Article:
“You live here,” she repeated and then mentally kicked herself for not acknowledging the girl. Lenore turned to her and smiled, holding her gloved hand out. “I’m so sorry. I’m Lenore.”
“Oh sure! I know. Tanner has said a lot about you. We just saw your show. You were amazing. I don’t want to be weird, but I also want you to sign my program?” She paused, taking a shallow breath before laughing slightly. “And I just realized I didn’t introduce myself. I’m Kate.”
Despite the hollow feeling that had taken over her insides, Lenore smiled, reaching in her fanny pack to pull out a marker. “Nice to meet you,” she said, taking the program and scribbling out her name with trembling hands. What the fuck was happening? “Thanks for coming out tonight.”
Lenore was seconds from crying. She could feel it rising. Tanner was there with color in his cheeks and vibrant blue eyes. He was smiling and he looked healthy. He looked … happy.
It took a month for her to socialize after he left her in the diner. She cried almost every day, listened to John Mayer incessantly—regrettably and refused her roommates attempts at ‘getting her out’. She eventually had no more tears left to cry and began moving on. Despite not knowing how to.
But she refused to be the girl who didn’t know who she was without the boy.
When her last year of college began, she cracked down on her studies, got the lead in her last school production, and started actually planning her life without Tanner in it. She thought about him a lot. She worried about him more than she wanted to. When she talked to Thomas or Hank, she stopped asking about him. The one time she did ask Thomas how he was, the Thanksgiving after they broke up, Thomas’ heavy sigh told her that Tanner was still a mess.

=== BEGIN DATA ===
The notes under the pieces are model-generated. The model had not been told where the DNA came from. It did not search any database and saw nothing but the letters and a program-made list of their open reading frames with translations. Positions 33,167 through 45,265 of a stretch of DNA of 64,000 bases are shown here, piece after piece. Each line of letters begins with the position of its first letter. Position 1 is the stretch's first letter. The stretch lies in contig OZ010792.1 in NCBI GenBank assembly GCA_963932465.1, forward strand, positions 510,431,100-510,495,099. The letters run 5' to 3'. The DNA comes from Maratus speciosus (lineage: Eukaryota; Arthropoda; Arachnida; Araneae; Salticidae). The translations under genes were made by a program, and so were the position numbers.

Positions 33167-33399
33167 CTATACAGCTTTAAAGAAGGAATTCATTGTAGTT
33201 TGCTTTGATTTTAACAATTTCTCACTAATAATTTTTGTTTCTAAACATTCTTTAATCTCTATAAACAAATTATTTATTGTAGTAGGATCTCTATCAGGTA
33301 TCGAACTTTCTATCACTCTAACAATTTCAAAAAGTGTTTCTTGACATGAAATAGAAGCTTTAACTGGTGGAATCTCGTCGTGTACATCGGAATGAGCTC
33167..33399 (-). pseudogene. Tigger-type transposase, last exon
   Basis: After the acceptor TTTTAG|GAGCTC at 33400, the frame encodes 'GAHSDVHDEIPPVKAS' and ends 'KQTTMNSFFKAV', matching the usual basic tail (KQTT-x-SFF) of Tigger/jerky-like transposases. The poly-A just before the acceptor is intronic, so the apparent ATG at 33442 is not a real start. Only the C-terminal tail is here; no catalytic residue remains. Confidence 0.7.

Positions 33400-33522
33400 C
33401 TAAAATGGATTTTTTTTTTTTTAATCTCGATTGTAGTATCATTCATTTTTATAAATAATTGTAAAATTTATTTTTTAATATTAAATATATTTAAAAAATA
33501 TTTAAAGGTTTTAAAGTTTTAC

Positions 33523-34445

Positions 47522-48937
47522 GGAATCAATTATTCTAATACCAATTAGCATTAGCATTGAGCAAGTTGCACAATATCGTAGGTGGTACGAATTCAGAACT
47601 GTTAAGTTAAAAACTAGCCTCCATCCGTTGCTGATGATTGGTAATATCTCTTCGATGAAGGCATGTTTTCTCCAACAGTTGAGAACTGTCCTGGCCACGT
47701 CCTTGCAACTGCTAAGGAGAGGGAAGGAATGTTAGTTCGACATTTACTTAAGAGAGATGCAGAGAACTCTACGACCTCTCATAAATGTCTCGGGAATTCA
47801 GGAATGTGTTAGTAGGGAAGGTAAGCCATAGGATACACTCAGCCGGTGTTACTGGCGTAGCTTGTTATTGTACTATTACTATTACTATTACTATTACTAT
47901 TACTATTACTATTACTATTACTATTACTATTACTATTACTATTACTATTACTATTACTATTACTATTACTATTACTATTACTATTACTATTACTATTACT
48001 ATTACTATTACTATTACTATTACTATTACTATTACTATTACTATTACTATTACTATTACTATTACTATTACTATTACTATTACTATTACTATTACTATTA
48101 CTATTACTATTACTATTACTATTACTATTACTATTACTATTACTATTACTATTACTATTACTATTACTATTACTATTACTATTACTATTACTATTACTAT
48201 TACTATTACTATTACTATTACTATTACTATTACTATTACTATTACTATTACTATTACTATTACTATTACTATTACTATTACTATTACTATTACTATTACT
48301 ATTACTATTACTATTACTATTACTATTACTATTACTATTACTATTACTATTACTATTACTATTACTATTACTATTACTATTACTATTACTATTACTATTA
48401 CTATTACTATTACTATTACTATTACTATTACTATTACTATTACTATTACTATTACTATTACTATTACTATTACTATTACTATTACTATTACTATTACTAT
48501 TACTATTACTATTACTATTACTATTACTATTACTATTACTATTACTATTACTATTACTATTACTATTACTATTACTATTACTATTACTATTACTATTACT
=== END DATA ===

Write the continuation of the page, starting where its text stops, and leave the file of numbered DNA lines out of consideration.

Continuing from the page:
The urge to reach out to him itched in a way she couldn’t scratch. But she didn’t know how to. And she wanted to protect her own heart.
She eventually dated other people. Nothing ever serious. Because Tanner always had a hold on her perpetually bruised heart. Even in that moment. Even with the sweet brunette at his side.
“Of course,” Tanner said, scratching the back of his neck like he always did when he suddenly felt uncomfortable. “I just thought she’d enjoy a show. And, I didn’t want to miss a chance to see you headline. This is fucking amazing, Lenny.”
Don’t call me that. She wanted to say it. It was practically on the tip of her tongue. She nodded instead, her chin trembling from either the cold or the suppressed emotions bubbling inside her. “Thank you,” she said, but the smile that accompanied her words was barely there. “You look well. You’re doing well?”
Tanner caught her eyes and read the meaning behind her question. He nodded once and shoved his hand back in his jacket pocket. “Yeah. I’m good. You’re obviously great. I’m—” he shrugged, not letting himself say the word proud. She wouldn’t be able to stand if he did. “I’m glad I saw you.”
“Same.” She swallowed, thickly. Liar. “Well, it was really nice meeting you, Kate,” Lenore said, forcing herself not to look at the man who broke her heart over two years ago. “Thanks again for coming. I better go before the bus leaves me.”
Her last few words came out in a tremble, and she wanted to shake herself for being so weak. She pressed play on her phone and turned the volume all the way up as she walked to her bus. That way, even if he did call out to her, she wouldn’t hear it.
But he didn’t.
How could Lenore feel on top of the world one minute and then like she was drowning the next? Her heart was doing it’s best to rip out of her chest, beating so hard it made her entire body rattle.